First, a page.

With an estimated student population base of 1,400, Verdugo Hills High is one of the smallest schools playing Division I baseball in the Los Angeles City Section.
And it doesn’t make it easier trying to attract or retain talent with top City baseball programs at San Fernando High and Kennedy High, and Southern Section standouts Crescenta Valley High of La Crescenta and La Canada High being drivable and viable options.
The Dons have yet to win a D-I championship — particularly with the West Valley programs of Birmingham, Chatsworth and El Camino Real being obstacles. And, with an overall record of 13-15, there’s nothing that immediately suggests the Dons will win that title this year.
But there is something going on at Verdugo Hills that bears watching.
For one thing, the Dons have rebounded from a wretched start that saw them lose eight in a row after winning the 2017 season opener. They are currently atop the East Valley League with a 9-1 record although their chief competitor, Poly has four league games left while Verdugo Hills has just two. Both teams have only one league loss.
The Dons don’t have another game until Saturday, April 29, when they will play El Camino Real in a tournament game. The break comes at a good time, Coach Angel Espindola said; some players can recover from injuries and the team as a whole can catch its collective breath and concentrate on finishing the season strong and getting into the Division I playoffs, which Verdugo Hills missed last year for the first time in Espindola’s nine years as head coach.
It was looking early on that the Dons would have no postseason hopes this season, either. But the team turned things around the way Espindola believed it could.
“We have been improving consistently throughout the season overall,” Espindola said. “From Day One to now, I’d say we’re on an uphill plane. But this year was kind of a test.”
“The pitching I had coming back had either struggled last year or was inexperienced. So I didn’t have a returning varsity guy ready to ‘take over.’ That was the biggest question in my mind: whether our pitching would hold up and compete on a regular basis. They have actually exceeded my expectations. We’ve been in games. It’s often been we didn’t hit as well as we should or didn’t get the timely hit. So I’m happy with how our pitching turned out, especially with what we had coming back.”
What the Dons don’t have, Espindola said, is the kind of marquee “signature” victory in Division I that puts them firmly in the playoff mix. They’ve had opportunities, with games agains Los Angeles schools Garfield, Hamilton and Marshall, and West Valley teams Granada Hills and Taft. But Garfield was the only team the Dons defeated.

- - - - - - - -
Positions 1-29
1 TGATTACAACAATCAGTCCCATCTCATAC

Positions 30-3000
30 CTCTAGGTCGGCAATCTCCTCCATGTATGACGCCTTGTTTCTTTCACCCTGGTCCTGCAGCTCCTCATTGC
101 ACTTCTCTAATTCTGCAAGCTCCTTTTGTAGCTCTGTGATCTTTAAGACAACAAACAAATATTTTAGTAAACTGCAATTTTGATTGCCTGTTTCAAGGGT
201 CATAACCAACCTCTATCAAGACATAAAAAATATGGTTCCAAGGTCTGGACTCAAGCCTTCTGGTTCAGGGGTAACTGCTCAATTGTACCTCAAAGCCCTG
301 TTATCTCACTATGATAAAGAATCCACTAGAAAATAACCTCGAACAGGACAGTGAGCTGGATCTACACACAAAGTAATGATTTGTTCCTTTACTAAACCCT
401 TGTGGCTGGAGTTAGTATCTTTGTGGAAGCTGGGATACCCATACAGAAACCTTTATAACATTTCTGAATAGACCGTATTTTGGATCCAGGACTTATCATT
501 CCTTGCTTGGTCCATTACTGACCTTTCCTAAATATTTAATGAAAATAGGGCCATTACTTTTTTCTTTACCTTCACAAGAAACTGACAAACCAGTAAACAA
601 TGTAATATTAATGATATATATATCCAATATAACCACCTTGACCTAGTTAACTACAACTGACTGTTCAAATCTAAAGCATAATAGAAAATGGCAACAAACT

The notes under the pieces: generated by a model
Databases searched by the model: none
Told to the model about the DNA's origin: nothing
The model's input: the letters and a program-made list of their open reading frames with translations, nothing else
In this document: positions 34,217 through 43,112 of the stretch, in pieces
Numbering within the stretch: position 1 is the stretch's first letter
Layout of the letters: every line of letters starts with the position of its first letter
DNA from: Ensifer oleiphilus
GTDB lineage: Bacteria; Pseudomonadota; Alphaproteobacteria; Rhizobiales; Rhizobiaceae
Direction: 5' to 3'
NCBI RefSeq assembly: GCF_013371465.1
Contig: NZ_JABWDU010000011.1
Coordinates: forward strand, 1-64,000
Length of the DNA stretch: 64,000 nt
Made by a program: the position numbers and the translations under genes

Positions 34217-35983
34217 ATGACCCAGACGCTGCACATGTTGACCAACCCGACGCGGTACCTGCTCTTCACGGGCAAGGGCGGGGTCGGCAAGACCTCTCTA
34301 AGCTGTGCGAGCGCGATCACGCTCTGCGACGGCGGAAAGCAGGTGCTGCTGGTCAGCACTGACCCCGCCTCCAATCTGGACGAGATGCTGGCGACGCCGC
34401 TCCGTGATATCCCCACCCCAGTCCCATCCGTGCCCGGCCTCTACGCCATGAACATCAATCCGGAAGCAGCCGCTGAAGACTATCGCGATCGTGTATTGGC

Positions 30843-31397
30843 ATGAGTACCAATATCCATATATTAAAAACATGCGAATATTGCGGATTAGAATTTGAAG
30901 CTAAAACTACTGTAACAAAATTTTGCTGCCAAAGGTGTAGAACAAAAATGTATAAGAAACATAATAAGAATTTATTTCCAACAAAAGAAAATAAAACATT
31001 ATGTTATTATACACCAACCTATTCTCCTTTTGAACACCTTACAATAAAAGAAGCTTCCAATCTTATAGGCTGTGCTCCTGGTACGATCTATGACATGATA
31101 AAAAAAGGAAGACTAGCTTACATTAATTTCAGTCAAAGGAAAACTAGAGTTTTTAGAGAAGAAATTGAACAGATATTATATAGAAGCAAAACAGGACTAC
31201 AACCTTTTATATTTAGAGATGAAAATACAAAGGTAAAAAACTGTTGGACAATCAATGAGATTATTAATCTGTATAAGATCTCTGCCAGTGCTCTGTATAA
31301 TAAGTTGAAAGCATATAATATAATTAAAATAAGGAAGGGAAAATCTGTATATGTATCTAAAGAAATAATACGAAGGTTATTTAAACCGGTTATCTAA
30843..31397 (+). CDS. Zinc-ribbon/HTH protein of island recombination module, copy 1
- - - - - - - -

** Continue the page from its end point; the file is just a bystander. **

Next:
“We’ve played a lot of tough games,” Espindola said. “We lost to Taft by one run in extra innings, lost to Marshall by one run in extras. We just haven’t gotten the clutch hit when we’re in a tight game. We had a decent schedule, a lot of tight games in those losses. We haven’t taken that big jump.”
What Espindola doesn’t bring up is the youth of the team, which has only three seniors who start. But the lineup does feature a junior, shortstop Charlie Rocca, who’s having a big season, batting .512, with 43 hits including eight home runs, 31 runs scored, and 33 runs batted in.
“He’s just been on fire,” Espindola said.
Not making the playoffs last season didn’t sit well with Rocca, and said the team is “definitely putting in a lot of work this season to make it to our goal.” He also made revamping his batting stroke part of his motivation.
“(His stance is) more closed in, and I’m seeing the ball better,” Rocca said.
Vincent Mahoney, a senior, has provided support behind Rocca in the lineup, driving in 13 runs. But his greater value has been on the mound, where Mahoney — the Verdugo Hills’ 2017 class valedictorian who plans to study economics at UCLA in the fall — has developed into a reliable No. 1 starter, with a 2.54 earned run average and 48 strikeouts in 50 innings.
While not overpowering, he has three pitches he can throw for strikes and uses different arm angles to attack opposing batters.
“It’s a role I’ve embraced,” Mahoney said. “I’ve always loved to pitch. I like the control; you’re isolated, away from everybody. It’s mental game for me. As much as I’d love to have Charlie’s physical gifts, I’m not quite there. So I’ve always had to use what I’ve got.
“Last year I got away from my game, trying to throw too hard. This year I’ve eased back, even though I am throwing a little harder because I’ve gotten bigger. And I’ll pitch to anybody. I trust my stuff. The best hitters will get a three out of 10 times. The other seven I’ll get them. If I spread the hits out during the game, I’m gonna be okay.”
Mahoney understands that Verdugo Hills could be very good next season as the core group continues to mature. But this is his last chance for postseason play in high school. And he’s encouraged by the push the Dons are making.
“Not making the playoffs last year…I’m a competitor and I hate to lose,” Mahoney said. “That was part of it last year — I’ve always had a fiery passion for the game and last year that wasn’t there as much. That was prevalent throughout the whole team and I didn’t do much to help. This year, being a little more mature, I’ve tried to stop that before it started.
“Last year we were a bit jaded, maybe felt we were a little too cool to work hard, too cool to scrap. Not so much any more. Everybody, from the 1st to the 16th guy, is okay in their role and willing to do it.”